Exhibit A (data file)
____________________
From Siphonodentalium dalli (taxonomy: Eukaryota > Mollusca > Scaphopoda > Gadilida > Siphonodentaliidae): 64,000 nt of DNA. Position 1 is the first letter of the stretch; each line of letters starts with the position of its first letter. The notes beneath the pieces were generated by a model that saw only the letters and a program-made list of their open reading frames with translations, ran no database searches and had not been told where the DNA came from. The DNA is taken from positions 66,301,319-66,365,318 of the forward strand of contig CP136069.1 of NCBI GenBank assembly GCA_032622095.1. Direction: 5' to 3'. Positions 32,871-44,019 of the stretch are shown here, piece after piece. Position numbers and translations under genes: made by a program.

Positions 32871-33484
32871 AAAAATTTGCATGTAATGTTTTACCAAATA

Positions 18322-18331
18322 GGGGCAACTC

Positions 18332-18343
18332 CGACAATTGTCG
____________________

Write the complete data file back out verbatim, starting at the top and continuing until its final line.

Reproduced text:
From Siphonodentalium dalli (taxonomy: Eukaryota > Mollusca > Scaphopoda > Gadilida > Siphonodentaliidae): 64,000 nt of DNA. Position 1 is the first letter of the stretch; each line of letters starts with the position of its first letter. The notes beneath the pieces were generated by a model that saw only the letters and a program-made list of their open reading frames with translations, ran no database searches and had not been told where the DNA came from. The DNA is taken from positions 66,301,319-66,365,318 of the forward strand of contig CP136069.1 of NCBI GenBank assembly GCA_032622095.1. Direction: 5' to 3'. Positions 32,871-44,019 of the stretch are shown here, piece after piece. Position numbers and translations under genes: made by a program.

Positions 32871-33484
32871 AAAAATTTGCATGTAATGTTTTACCAAATA

Positions 18322-18331
18322 GGGGCAACTC

Positions 18332-18343
18332 CGACAATTGTCG